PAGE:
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SIR JOHN FROISSART Chronicles of England, France, Spain and the adjoining countries from the latter part of the reign of Edward II to the coronation of Henry IV. Vol.7

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SIR JOHN FROISSART
Chronicles of England, France, Spain and the adjoining countries from the latter part of the reign of Edward II to the coronation of Henry IV. Vol.7
page 412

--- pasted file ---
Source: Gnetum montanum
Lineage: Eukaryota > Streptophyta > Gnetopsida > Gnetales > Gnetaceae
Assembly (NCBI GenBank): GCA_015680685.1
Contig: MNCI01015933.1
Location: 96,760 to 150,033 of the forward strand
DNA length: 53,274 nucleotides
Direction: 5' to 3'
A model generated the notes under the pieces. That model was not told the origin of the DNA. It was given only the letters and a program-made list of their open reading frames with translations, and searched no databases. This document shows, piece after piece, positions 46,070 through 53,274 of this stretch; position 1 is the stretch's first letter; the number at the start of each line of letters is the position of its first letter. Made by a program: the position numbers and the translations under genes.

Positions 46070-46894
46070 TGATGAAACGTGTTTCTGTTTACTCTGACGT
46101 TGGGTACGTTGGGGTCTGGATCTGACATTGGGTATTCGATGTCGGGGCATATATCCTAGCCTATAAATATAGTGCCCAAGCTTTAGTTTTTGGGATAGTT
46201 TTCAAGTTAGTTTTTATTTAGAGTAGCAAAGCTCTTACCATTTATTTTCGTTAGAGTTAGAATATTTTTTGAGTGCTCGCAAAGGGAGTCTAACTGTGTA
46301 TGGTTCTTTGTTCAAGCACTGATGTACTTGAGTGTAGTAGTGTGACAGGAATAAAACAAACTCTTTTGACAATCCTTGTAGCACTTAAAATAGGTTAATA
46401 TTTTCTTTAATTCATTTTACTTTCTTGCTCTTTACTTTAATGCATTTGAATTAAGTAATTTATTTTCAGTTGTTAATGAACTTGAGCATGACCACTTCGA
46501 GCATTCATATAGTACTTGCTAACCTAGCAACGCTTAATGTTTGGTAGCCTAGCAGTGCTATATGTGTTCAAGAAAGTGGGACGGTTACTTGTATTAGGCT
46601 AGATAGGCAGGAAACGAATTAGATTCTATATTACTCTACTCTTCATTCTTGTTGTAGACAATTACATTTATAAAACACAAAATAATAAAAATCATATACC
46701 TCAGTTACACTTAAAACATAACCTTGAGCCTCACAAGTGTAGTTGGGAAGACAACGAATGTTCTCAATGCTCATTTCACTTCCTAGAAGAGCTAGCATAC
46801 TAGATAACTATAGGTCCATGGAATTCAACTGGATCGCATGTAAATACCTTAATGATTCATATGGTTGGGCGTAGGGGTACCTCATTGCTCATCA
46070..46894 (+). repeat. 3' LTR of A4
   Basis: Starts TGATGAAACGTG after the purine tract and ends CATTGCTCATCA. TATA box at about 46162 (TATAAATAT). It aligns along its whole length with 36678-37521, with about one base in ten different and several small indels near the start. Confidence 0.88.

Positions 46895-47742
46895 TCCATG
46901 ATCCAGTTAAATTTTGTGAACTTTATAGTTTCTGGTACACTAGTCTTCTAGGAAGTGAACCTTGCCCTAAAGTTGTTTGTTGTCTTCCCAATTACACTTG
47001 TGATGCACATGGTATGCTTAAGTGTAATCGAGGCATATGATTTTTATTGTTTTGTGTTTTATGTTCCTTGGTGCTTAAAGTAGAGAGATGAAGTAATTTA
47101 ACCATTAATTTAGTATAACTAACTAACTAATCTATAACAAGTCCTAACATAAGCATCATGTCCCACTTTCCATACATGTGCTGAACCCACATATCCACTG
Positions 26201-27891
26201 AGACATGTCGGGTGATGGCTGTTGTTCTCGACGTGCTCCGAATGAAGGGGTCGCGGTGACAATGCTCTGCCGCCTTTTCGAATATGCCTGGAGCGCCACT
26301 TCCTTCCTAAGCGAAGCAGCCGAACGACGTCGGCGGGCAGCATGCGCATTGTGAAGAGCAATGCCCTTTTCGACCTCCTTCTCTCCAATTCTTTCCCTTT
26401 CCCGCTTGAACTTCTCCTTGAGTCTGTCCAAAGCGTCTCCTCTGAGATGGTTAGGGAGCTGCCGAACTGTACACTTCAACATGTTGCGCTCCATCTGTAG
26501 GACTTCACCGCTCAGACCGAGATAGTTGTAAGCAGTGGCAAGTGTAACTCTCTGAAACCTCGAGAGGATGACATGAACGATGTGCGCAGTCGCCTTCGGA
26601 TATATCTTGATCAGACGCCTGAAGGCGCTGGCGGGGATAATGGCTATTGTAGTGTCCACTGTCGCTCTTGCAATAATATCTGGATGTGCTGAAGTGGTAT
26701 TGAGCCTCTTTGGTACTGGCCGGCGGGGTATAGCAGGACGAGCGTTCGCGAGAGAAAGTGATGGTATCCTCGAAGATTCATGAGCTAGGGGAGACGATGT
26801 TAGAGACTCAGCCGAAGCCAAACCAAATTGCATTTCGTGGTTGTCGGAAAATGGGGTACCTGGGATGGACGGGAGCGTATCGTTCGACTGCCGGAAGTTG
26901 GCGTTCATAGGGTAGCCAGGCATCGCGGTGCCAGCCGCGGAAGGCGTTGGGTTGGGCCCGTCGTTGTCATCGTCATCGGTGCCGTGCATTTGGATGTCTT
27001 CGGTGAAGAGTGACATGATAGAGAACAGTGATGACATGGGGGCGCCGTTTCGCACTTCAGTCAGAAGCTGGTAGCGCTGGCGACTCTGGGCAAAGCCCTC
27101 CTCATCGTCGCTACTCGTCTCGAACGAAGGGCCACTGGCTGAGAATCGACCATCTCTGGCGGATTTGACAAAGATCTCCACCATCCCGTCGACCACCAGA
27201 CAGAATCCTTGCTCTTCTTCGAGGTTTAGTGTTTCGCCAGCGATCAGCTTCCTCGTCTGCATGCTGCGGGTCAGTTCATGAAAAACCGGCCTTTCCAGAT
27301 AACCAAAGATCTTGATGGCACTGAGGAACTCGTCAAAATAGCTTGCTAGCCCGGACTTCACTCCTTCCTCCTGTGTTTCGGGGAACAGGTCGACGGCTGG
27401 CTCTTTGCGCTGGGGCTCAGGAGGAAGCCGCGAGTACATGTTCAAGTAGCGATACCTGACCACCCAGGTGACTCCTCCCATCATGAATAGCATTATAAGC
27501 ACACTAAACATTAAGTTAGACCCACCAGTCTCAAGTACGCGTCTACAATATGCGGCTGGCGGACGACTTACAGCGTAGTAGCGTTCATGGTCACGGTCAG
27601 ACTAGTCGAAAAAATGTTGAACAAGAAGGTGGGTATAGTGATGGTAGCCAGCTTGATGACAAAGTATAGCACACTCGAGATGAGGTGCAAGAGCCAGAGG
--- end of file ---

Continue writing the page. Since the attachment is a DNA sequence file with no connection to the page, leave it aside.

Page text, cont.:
the two kings would be victorious. Indeed, fome of the nobility had even joined the king of Caftille, thinking his the jufter caufe. ' c Notwithftanding this, the king of Portu-gal aflembled all the forces he could mufter at Coimbra. To fay the truth, thofe of the high-eft birth and of the greateft weight in Portugal were attached to him through perfonal affec-tion: he had full five and twenty hundred knights and fquires, and about twelve thoufand infantry. He appointed the count de No-vaire conftable, and fir Aleyne Pereira mar-flial of the army, both of them able and valiant knights, who knew well how to lead an army to battle. • c They left Coimbra and took the road to-wards Aljubarota at a gentle pace, on account of their heavy baggage following them. They fent forward their fcouts to obferve the difpofi-tion of the enemy's army. Sir John Fernando Portelet had not joined the king, but remained in the caftle of Ourem, five leagues from Alju-barota, not knowing, 1 believe, that an engage-ment was fo near at hand. f I can readily fuppofe the king of Caftille had early notice of our march, which gave him and his army, as they (hewed, much pleafure. He was advifed to haften to meet us and give us battle, efpecially by the Gafcons, who were eager for it, and requefted to lead the van, which they obtained. Sir William de Montfer-rand, who was on our fide with forty lances, 40i


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